This book was a page-turner, fully enthralling, and I’ve had trouble remembering why. The narrative meandered so mellowly along through the book that I can hardly believe I arrived, somehow, at its conclusion. Right up until the book’s final chapter, life is good for our protagonist, Joe, and his gaggle of extremely likeable, off-beat friends. And without giving too much away, while we constantly sense that something could go wrong, and indeed things occasionally do go wrong (to varying degrees of “wrongness”), we’re never left with that “something just went wrong” feeling that say, David Adams Richards is so fond of imparting. Instead, the 80s, sub-rural, plaza-scape setting and off-beatyness of the characters makes everything look a little surreal. Just surreal enough that we don’t really care when something goes wrong. Kind of like having a perpetual buzz. Kind of like the 80s?
I’ll further confuse that last confusing paragraph by adding that this surreality is punctuated with strikingly genuine, beautiful & tender moments framed within Joe’s (surreal) affair with a close, married, long-time friend and surrogate sister. I really don’t know how Smiley managed it. From time to time her language gets a little steamy for my taste – I find novelists usually navigate the language of sexuality awkwardly, mixing together words like “cock” and “love-making” – but Smiley rarely trespasses here. Her incorporation of achingly real detail into the love affair overshadows what awkwardness exists in its language. It conjures our best feelings (like the ones from good dreams) without ever becoming sentimental.
So although this was my first Smiley, and apparently not her best, I enjoyed it greatly. I’m a fan of her craftsmanship and I’d say even more than just a tepid fan... I’d say - a warm fan.
In Arlington Park, Rachel Cusk makes us voyeurs, peeping into the consciouses and minivans of our most hideous demographic, and we will be forced to stay awhile. She forges a narrative to hang suspended in a blank afternoon in English suburbia. It is laborious and restless and often boring; you are likely to feel burdened by the prospect of accompanying the story’s protagonist-housewives through the motions of daily life.
And while Cusk unravels her thesis in a merciful two-hundred and forty-eight pages, she employs the detail-orientation and resultant time-stretching effect of Ian McEwan (a la Saturday) as well as the tortuous, stream-of-consciousness depressive rambles of the late David Foster Wallace. The first half of Arlington Park - the characters’ morning - takes forever. With every new player introduced we’re praying she’ll be interesting...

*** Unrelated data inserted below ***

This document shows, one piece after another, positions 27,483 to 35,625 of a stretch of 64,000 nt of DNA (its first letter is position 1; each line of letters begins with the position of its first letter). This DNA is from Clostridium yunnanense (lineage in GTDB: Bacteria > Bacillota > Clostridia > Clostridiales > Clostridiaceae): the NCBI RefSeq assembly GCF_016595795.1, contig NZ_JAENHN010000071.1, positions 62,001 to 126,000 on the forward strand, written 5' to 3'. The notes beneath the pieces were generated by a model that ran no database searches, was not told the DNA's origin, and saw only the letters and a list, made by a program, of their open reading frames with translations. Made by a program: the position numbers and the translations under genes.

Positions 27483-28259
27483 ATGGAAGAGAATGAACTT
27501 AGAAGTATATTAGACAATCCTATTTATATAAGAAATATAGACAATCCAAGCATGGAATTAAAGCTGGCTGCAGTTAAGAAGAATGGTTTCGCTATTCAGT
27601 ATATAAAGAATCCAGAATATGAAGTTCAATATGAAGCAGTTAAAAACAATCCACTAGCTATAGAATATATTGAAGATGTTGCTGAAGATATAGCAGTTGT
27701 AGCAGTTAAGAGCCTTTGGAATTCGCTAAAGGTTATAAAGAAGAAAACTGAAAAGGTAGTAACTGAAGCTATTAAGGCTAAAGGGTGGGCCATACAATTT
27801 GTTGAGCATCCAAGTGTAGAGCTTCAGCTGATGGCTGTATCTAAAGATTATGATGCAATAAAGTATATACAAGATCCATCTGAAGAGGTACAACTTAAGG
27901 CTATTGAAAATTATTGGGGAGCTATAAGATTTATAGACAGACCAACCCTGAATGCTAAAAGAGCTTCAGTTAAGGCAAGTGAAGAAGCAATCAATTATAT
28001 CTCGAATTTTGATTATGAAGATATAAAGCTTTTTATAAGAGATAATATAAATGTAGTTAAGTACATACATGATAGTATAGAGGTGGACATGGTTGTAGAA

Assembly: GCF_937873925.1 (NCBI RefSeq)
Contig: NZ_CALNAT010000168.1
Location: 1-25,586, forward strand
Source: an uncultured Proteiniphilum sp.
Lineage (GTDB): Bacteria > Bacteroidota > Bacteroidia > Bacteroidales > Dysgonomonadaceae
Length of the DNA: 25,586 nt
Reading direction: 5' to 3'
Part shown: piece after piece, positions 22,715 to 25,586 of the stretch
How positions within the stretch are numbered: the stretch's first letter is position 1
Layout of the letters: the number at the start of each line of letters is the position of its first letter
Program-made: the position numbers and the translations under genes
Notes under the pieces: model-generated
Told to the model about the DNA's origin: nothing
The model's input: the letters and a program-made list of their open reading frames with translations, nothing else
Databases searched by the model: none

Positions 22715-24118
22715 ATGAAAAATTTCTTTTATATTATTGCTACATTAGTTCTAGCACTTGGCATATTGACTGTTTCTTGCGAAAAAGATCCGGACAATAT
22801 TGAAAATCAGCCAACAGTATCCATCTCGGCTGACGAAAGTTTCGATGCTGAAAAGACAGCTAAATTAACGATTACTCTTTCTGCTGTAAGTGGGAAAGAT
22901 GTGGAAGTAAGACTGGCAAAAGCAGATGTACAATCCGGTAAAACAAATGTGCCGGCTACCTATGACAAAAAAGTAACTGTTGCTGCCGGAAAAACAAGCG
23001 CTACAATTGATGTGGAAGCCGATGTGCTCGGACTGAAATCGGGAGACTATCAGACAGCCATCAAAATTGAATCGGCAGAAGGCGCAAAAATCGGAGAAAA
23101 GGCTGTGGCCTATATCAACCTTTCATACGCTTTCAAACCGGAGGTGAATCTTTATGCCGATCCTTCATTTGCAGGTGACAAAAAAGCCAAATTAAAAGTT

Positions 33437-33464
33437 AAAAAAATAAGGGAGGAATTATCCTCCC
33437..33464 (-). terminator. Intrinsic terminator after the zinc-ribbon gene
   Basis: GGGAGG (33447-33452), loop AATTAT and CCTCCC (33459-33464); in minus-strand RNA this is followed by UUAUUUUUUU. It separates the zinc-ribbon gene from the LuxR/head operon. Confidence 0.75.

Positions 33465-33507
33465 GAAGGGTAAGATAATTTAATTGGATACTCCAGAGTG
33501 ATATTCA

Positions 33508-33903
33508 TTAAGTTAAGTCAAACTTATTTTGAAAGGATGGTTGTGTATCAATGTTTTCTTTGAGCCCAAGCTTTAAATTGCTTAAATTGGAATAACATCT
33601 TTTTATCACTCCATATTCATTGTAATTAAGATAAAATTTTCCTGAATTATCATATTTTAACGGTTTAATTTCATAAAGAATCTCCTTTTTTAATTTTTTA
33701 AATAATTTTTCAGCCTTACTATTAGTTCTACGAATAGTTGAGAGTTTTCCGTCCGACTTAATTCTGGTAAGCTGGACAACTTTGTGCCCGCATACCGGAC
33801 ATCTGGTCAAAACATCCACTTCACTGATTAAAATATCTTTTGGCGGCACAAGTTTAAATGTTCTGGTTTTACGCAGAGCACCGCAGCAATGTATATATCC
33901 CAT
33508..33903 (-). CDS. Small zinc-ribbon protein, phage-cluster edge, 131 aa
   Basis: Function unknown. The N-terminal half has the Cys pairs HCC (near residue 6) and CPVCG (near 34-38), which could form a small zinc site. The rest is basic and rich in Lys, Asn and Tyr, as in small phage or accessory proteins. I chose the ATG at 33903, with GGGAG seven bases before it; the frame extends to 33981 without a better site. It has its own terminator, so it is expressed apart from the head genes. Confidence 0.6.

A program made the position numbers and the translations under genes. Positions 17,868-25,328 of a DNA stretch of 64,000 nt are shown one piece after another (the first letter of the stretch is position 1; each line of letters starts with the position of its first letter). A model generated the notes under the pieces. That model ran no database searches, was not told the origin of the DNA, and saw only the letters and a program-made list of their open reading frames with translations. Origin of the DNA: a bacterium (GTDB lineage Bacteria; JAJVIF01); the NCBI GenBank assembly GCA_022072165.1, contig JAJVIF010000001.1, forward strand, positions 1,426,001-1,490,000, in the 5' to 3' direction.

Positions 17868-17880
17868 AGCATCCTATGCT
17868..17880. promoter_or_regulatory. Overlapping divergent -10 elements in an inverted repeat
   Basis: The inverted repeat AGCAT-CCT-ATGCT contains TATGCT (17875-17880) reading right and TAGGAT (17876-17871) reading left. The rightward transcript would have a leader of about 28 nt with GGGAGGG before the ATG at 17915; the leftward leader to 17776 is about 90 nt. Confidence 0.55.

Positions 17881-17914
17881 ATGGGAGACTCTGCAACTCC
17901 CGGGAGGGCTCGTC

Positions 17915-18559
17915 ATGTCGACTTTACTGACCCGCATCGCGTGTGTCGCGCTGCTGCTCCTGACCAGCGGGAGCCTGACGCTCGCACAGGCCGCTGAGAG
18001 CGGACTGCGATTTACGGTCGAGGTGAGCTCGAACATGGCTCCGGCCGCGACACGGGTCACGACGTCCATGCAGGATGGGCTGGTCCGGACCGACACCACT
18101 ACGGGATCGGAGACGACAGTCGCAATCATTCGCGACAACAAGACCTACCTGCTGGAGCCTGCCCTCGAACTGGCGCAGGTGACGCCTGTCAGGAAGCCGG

or different from the others.
Smack in the middle of the book though: a crumb of inspiration. It's the undoing we’ve been waiting for. The final new character, another assumedly shitty housewife, privately reminisces about her former lodger, our sexy italian Paola. We fall in love with her. She’s beautiful, mysterious, smells good, and she’s left her husband and son behind in Italy, fleeing from the banality of the type we’ve been enduring for the past hundred-or-so pages. And just as she rescues us, she seems to have rescued our (maybe no-longer) shitty woman during the course of her stay. We’ll never quite know, though, because the chapter ends without giving us a peek at the woman’s current situation.
We trudge on through a mindless, anchorless afternoon at a playground in Arlington Park, and then descend into evening. Husbands coming home/getting food into the kids/getting the kids into bed/company coming for eight/dressing & grooming/I look fat/dissatisfaction/cooking/mom's on the phone/passive aggressive domestic dispute/etc. Everyone hates each other, everyone hates them selves, we hate everyone.
After a few glasses of wine, one character seems to find some conclusion in her restlessness... and it appears to be acceptance. Cusk is providing a bitter pill. This character is still pathetic, as are the rest of them – now more than ever. Our apex was illusory, our descent into night proves as monotonous and stiff as our morning ascent towards prospective undoing. We made a mountain out of a molehill.
But returning to McEwan and DFW for a moment, let’s not forget that they’re fucking geniuses (especially DFW). Their excruciating styles give rise to their crafts. From cover to cover, the forms of their words on their pages, the gatherings of these words from the unique subconsciouses of our own minds, create masterpieces set between two covers. These compositions cannot be accurately transferred to film (I’m looking at you, McEwan) or iPod. They are indivisible whole things. In this way, Cusk is probably a genius too. Arlington Park is a boring and shitty place, and we feel boring and shitty reading about it. Cusk captures perfectly the building quiet of a horrible generation of women (and men). We ache with middle-aged angst, hope feverishly for a lesbian affair or character’s sudden explosion to grace the pages of our book.
Freidan, step aside: Cusk may be the voice of our latest generation of dissatisfied, shitty women.